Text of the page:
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Saturday, May 26, 2007

The Nationally Confused

When you have lived in and been integrated into more than one culture, exposure to a different mindset changes your own. After that first long sojourn abroad, the true culture shock comes on your first trip back home. People ask seemingly ignorant and annoying questions. You realize that your countrymen’s knowledge of the world is limited to a mixture of TV, myths and illogical conjecture. Their prejudices seem shockingly narrow.

Now that you know a different side of humanity, there’s a temptation to feel a certain smugness in your amplified understanding. That might occur after you’ve integrated into one new culture, inasmuch as such is possible. After the second or third, the smugness evaporates, leading to a feeling of loneliness, of sorts. Few, if any, can identify with your life experiences. You are a foreigner everywhere, even, and perhaps especially, in the place where you were born. Citizenship takes on a very different meaning, as does nationalism. You question the aspects of your own national narrative, with which you may identify, defend, or even reject outright.

Relating to an intimate partner can present a particular dilemma. You are always the foreigner. In many cases, there is a certain cachet to it. In some cases, if foreigners are looked down upon, it can lead to hurtful situations.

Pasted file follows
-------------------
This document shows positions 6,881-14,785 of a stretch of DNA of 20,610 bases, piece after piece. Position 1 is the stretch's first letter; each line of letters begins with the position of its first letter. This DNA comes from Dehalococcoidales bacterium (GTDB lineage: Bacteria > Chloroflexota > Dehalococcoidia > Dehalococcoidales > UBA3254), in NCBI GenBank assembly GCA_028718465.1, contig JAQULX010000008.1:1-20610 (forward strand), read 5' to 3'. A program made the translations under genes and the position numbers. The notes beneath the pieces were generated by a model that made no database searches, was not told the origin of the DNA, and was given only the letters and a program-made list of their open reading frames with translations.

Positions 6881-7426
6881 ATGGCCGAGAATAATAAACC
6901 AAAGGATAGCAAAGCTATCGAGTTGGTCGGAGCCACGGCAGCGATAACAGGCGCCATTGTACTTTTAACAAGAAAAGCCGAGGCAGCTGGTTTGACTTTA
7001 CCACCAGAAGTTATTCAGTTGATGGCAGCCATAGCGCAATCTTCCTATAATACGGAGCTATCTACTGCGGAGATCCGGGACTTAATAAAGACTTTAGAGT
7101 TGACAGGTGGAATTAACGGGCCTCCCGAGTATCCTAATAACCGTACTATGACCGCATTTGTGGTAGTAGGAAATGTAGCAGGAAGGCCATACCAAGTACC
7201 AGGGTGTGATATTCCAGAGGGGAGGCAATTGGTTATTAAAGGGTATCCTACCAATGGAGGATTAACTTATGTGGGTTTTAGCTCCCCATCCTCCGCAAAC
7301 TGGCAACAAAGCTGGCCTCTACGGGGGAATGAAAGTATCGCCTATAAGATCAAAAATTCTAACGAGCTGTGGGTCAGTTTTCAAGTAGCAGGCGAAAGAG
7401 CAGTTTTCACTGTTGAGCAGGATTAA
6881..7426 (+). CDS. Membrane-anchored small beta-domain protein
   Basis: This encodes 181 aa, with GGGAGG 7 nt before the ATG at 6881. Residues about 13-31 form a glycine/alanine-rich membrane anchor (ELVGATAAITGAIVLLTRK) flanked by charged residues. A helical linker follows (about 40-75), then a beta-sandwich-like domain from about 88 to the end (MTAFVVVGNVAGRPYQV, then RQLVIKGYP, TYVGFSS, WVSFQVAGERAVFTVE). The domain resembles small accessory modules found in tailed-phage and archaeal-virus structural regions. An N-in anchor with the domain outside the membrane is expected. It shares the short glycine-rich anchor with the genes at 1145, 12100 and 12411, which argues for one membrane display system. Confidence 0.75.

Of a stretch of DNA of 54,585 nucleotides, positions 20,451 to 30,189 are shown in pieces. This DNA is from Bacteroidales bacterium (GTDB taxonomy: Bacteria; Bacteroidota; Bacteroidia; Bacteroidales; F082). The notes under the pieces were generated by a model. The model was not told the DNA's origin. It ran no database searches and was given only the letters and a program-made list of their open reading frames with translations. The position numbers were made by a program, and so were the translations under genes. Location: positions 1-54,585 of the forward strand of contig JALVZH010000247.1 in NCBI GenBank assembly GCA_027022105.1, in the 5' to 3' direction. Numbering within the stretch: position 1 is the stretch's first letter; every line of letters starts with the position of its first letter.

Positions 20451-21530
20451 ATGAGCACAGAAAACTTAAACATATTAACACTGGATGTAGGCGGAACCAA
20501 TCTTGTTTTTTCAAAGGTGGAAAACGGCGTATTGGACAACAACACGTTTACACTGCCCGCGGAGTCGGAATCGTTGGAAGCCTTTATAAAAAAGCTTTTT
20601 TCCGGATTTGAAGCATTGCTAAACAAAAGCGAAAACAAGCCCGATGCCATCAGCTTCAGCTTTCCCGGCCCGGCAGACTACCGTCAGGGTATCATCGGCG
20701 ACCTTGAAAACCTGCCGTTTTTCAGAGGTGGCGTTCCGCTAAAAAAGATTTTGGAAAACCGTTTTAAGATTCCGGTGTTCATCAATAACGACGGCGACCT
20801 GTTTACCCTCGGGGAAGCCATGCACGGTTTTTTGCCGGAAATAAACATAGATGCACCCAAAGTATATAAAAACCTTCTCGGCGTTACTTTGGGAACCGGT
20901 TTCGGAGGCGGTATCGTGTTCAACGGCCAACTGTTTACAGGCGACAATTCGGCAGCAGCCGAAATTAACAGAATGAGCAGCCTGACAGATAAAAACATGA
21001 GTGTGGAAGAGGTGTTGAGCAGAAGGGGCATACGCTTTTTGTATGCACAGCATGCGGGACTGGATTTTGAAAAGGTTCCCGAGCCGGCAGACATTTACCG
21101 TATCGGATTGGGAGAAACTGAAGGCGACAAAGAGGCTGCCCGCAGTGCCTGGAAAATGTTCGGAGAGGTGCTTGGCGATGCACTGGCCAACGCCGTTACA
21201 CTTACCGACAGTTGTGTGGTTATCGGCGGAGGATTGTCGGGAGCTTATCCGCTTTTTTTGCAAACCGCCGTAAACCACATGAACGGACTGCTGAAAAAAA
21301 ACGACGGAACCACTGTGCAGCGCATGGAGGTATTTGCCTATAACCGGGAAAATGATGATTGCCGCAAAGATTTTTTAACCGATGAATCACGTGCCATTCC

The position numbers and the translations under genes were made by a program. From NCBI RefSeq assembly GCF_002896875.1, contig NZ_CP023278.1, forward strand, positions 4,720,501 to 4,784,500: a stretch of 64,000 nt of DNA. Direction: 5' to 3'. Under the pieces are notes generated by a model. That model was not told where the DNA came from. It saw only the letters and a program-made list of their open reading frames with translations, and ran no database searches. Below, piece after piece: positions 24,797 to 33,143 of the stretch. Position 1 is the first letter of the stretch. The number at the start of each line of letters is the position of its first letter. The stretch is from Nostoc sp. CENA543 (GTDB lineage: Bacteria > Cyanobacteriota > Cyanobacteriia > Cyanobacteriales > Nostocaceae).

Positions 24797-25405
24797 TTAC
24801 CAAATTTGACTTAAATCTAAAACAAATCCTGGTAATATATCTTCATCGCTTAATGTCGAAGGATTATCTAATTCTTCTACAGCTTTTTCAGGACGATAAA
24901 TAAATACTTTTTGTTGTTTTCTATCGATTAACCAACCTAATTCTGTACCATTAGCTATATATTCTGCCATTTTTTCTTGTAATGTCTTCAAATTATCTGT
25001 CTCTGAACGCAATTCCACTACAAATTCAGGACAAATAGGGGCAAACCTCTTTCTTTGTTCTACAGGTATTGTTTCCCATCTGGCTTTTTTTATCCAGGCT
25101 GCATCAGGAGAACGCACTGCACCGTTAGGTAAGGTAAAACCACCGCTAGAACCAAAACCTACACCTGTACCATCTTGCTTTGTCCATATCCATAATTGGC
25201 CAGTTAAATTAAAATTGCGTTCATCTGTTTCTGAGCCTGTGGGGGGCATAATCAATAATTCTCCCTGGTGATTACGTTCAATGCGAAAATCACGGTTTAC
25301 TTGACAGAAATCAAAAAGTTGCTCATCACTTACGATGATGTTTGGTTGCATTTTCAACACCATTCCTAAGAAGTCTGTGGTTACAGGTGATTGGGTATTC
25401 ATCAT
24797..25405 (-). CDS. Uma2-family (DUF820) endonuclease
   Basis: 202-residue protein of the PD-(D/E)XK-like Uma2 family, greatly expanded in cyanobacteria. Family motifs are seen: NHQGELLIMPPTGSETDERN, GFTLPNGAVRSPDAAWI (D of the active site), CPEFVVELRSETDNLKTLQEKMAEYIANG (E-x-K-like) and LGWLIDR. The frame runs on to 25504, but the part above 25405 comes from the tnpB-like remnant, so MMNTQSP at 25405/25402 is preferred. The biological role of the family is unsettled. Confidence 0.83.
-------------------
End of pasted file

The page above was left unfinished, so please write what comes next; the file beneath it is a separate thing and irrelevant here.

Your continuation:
Are mentalities so different from one country to the next? I believe they are, especially when you go beyond surface niceties and relate to people in their own language. People have different personalities in different languages. It stands to reason. You learn each language in different environments, at different ages, under different circumstances. Listen to an immigrant speak his native tongue in his adopted country. Listen for the words directly transplanted from the new country’s language into the mother tongue. Although these words almost certainly exist in the immigrant’s native language, the fact that he transplants them show that he had no experience of such a thing prior to moving to his new place.

Language influences mentality. Some languages have no verb tenses. People who speak them as a first idiom relate to time quite differently as opposed to a native speaker of a language with multiple compound tenses. Languages with a subjunctive mood emphasize the subjectivity of certain situations, as opposed to the supposed objectivity of others. Some tongues have a rich lexicon that relates to environmental aspects unique to the respective culture: Inuit languages have many words for ‘snow’, each with it’s own subtle nuances. Japanese has several ways to say ‘no’, ranging from the take-a-hint polite, to the more emphatic variants, used perhaps in the most extreme cases.

Nationality is one pillar, among several, of one’s identity. While nationalism is now frowned on in many Western countries, people undoubtedly cleave to their national and linguistic identity, especially nowadays as we see the sovereignty of nation-state diluted by globalization and the accompanying uniform consumerist customs imposed by corporate cultural imperialism. Insultingly, this pseudo-culture often pays patronizing lip service to local traditions.

Yet, if you have learnt new languages in new environments, or grew up in a home vastly different from those around you, you live in more than one world. Your sense of nationality is eroded. In some cases, it disintegrates completely.

Naturally, I have quite an affinity for people who suffer from such national confusion. It makes me feel more like a citizen of the world; with them, my views seem to challenge fewer non-conscious ideologies, since everything is open to question and interpretation. I will now introduce you to some of the more intriguing people whom I have had the privilege of meeting and befriending in my travels.

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